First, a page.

A New Orleans couple recently filed a lawsuit against the Recovery School District after learning that their six-year-old son was dragged down a hallway and handcuffed to a chair after a dispute with a classmate, the Southern Poverty Law Center reported last week.
"The suit was filed on behalf of a first-grade student who was brutally handcuffed and shackled to a chair by an armed security officer after he argued with another youth over a seat in the lunchroom at Sarah T. Reed Elementary School," Sarah Covert, spokeswoman for the Juvenile Justice Project of Louisiana, said in a statement.
The incident took place on May 6 at the eastern New Orleans school.
This wasn't the first time Ja'Briel Weston was handcuffed by RSD employees, according to Covert, who said the first-grader was shackled two days earlier for a similar incident.
"When [Ja'Briel's] father implored the school principal to stop these unconstitutional practices, she insisted that school policy required the arrests and seizures at the school," the Southern Poverty Law Center and the Juvenile Justice Project of Louisiana said in the complaint.
Ja'Briel Weston did not return to the school after the second incident and was allowed to complete his school work for the final two weeks of the school year from home, his parents said.
"I'm furious about it. What kind of message is that sending out to kids?" Sebastian Weston, the boy's father, told WGNO News. "This is a school. This is not a prison."
WWL-TV reported Thursday that RSD spokesman Ken Jones confirmed that an incident took place involving the six-year-old student and said that the two security officers responsible for handcuffing the child have been fired.
The only time a security officer should resort to handcuffing a student is a situation "where someone's life is in danger" or the student is "in danger of hurting themselves," Jones said after the firings.
"The child was acting unruly, but our policy is you don't handcuff a six-year-old to a chair," Jones told the local daily paper. "I mean, he's six. How unruly are you at six, really, unless you're six feet tall and six?"
Jones also said the Recovery School District does not comment on pending litigation.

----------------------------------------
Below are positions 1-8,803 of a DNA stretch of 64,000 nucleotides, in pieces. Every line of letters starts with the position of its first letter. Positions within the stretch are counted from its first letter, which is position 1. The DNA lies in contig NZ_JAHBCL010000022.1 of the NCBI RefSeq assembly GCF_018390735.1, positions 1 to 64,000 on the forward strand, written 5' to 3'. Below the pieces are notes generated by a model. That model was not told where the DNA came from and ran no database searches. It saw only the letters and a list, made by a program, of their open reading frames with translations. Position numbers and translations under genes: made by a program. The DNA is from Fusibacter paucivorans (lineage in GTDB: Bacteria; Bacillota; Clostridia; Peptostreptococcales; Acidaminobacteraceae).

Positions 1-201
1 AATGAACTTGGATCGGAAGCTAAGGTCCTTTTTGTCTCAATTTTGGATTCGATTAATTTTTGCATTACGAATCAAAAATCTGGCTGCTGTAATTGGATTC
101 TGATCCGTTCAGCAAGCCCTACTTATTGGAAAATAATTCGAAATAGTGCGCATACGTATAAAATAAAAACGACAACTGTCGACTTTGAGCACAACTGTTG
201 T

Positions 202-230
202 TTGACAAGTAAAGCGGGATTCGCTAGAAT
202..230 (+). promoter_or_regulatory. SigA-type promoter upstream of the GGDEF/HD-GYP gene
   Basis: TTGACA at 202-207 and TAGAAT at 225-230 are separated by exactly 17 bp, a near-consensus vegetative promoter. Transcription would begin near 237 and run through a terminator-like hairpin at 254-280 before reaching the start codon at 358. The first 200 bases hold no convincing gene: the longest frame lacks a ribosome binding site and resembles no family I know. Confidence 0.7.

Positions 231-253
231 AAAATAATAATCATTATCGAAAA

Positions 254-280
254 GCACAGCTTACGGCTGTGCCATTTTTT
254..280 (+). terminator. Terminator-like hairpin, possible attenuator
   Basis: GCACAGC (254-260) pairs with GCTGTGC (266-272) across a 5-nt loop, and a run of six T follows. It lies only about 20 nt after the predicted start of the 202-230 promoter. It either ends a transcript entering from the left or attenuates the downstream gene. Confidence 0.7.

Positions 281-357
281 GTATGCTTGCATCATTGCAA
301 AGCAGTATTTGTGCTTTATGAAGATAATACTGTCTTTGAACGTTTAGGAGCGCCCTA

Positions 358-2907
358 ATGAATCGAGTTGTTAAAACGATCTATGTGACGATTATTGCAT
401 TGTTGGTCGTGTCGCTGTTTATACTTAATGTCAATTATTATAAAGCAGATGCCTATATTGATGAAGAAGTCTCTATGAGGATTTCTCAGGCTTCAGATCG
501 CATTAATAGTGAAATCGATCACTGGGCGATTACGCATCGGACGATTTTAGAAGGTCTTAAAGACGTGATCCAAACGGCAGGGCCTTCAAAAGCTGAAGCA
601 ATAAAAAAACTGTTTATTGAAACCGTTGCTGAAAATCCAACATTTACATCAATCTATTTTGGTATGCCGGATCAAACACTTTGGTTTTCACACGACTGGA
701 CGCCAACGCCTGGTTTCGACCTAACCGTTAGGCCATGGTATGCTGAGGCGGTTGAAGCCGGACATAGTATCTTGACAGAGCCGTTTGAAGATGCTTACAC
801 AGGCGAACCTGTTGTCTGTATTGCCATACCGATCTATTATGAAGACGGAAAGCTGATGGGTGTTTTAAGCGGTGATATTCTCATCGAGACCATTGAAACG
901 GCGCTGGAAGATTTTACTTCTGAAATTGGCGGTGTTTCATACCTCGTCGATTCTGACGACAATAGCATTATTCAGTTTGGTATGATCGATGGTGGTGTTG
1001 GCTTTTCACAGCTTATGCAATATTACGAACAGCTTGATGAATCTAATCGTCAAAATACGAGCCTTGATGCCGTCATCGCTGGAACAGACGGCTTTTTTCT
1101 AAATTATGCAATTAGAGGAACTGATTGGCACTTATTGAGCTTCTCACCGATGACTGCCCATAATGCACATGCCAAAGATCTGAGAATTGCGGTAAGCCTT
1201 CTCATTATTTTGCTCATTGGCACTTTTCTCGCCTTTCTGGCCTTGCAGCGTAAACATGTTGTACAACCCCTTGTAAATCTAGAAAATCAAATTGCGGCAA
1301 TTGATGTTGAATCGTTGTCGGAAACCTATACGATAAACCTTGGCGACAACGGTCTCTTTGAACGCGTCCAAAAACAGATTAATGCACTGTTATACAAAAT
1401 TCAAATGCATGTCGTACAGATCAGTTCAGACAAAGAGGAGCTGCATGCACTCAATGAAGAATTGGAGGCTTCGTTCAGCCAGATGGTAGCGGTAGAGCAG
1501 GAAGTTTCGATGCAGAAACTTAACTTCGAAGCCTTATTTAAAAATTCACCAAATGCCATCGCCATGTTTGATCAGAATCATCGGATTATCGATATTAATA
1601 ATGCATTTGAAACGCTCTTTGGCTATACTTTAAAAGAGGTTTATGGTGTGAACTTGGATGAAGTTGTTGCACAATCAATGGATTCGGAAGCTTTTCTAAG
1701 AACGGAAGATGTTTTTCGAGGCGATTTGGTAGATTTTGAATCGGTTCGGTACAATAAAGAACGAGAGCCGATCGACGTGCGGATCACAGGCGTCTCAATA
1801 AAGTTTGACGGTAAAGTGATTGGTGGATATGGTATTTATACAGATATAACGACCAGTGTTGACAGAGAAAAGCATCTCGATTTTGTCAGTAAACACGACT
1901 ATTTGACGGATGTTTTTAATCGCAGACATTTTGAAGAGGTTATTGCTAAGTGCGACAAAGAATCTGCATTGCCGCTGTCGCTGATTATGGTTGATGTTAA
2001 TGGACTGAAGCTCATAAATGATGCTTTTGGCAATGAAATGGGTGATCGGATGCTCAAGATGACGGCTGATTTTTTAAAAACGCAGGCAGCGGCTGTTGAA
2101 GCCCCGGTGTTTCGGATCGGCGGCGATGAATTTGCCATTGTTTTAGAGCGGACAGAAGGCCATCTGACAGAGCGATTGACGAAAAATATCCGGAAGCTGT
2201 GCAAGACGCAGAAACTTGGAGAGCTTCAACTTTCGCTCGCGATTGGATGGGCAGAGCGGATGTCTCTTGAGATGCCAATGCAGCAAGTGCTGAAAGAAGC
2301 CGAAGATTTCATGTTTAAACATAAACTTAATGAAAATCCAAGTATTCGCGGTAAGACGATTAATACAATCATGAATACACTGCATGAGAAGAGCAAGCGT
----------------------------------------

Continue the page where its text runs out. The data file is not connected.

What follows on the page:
"This sends a message that no one really cares about Black children," W.C. Johnson, a community activist and founding member of Community United for Change, told The Louisiana Weekly. "It also tells us that the institutions that are supposed to educate us are not in that business of educating; they're in the business of preparing us for penal institutions. They're tracking us straight to the prison pipeline. Anyone, be they a parent or not, who is able to even try to justify that kind of treatment for a child is really totally out of their mind. There's no way in the world that administrators, police officers or anyone should see any justification for handcuffing a child, period.
"If I handcuff my child, I'm taken to jail for child abuse," Johnson continued. "Why aren't the same standards applied to professionals? That's the bottom line."
Johnson invited the student's parents to contact Community United for Change and to testify before the United States Department of Justice at a public forum scheduled for Thursday, July 15, at 6:00 p.m. at Evening Star Missionary Baptist Church, 8926 Hickory Street. "I'd like for them to tell Roy Austin, head of the Criminal Division of the Justice Department, in person exactly what happened to their child and to tell him that they are not going to stand for this kind of treatment and action any more," he told The Louisiana Weekly.
'It's only when we stand up and tell the power brokers and authority that we're not going to accept it that change will come about," Johnson added.
Sebastian Weston said he learned that his son had been handcuffed only after the first-grader complained that his wrists were sore one evening.
"No child should ever be treated like the way our child was treated, like an animal, especially by the very school we entrusted with him and his education," Weston told WWL-TV.
The lawsuit, filed in response to the policy, accuses the school of subjecting elementary school students to "a prison-type environment in which armed police officers viciously seize students for minor, non-criminal infractions."
W.C. Johnson told The Louisiana Weekly that it's imperative that Black children see Black men and women take courageous stands in their defense and on their behalf.
"That's the most important thing in the world and that's why our children are extremely in danger today," he said. "They are not seeing most Black adults standing up and taking a position to protect them. They see few of us stand up and we go through all kinds of situations that are unpleasant for us to be standing up and taking those positions. They need to see more of that. When more of us stand up, we'll have less problems with the pressures coming down on us. But the most important value from that is we're going to see less child abuse by the institutions."
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Image from video on The Southern Poverty Law Center website.